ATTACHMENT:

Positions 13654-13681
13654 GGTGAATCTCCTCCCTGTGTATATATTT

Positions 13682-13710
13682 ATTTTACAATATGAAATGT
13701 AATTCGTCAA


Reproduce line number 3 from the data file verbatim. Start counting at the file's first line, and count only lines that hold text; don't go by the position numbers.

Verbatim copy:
Positions 13682-13710